Feeding bottle

Feeding bottle


6th c. BC

Empúries (L’Escala – Alt Empordà)

This small vessel is part of a set of Emporitan objects purchased by the Monuments Commission on 30 June 1896. It is 77 mm high with a horizontal handle and spout and decorated with brown to black stripes. It was made in Asia Minor, although it could be a local imitation. It dates back to the sixth century BC.

Vessels with similar handles and spouts are found in Greek, Punic and even Roman necropolises from at least the archaic period until the early Roman empire. Due to their shape, the French archaeological bibliography named them baby bottles. Punic models of a slightly different typology are called bazzoula, a term in Tunisian Arabic that means “breast” (of a woman), with a clear indication, in both cases, of a very specific function.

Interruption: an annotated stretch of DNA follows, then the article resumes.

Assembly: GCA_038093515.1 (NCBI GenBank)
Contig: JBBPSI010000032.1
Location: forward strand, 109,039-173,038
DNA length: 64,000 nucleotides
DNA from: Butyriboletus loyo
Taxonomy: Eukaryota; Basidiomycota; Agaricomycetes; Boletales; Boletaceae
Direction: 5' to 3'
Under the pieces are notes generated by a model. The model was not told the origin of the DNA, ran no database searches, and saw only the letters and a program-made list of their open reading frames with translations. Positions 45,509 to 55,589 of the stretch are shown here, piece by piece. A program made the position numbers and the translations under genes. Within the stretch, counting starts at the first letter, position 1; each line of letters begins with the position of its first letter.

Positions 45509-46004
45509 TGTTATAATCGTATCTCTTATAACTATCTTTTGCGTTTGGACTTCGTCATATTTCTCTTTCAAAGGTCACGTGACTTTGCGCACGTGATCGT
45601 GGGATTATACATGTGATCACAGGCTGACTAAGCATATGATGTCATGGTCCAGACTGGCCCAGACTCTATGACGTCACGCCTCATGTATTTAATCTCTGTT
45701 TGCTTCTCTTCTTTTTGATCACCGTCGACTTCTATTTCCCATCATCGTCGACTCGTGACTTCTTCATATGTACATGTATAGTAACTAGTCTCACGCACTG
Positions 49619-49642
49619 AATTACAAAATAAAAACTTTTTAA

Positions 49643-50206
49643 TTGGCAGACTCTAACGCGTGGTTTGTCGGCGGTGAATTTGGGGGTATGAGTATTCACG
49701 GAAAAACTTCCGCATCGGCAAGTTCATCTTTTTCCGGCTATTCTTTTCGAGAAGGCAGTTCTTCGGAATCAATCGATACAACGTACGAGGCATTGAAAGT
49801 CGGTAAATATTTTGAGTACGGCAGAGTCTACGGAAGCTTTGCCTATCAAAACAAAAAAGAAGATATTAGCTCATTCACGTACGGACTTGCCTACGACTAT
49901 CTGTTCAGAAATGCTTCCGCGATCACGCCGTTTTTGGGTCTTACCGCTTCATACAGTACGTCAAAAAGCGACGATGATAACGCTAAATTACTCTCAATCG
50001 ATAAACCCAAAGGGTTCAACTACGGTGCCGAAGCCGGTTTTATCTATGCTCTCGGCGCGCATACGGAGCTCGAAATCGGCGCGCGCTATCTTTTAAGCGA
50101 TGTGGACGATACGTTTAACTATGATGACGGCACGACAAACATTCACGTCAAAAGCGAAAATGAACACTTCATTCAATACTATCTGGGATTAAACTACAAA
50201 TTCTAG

They are usually found in funerary contexts, often, but not exclusively, in children’s graves. In fact, their distribution in infant or adult graves varies according to the sites and there is no fixed pattern. In the Sainte-Barbre necropolis in Marseille, two were found in fourth-century-BC children’s graves, but none in adult tombs. In other places, however, they are much more numerous in the graves of adults than in those of children.

Those found in Greek children’s tombs are usually very small. Ours is less than 8 cm tall. Another, found in a child’s tomb at Empúries, is only 5 cm. As they are so small, several archaeologists interpret these vessels as indicative of a child’s status rather than as fully functional objects.

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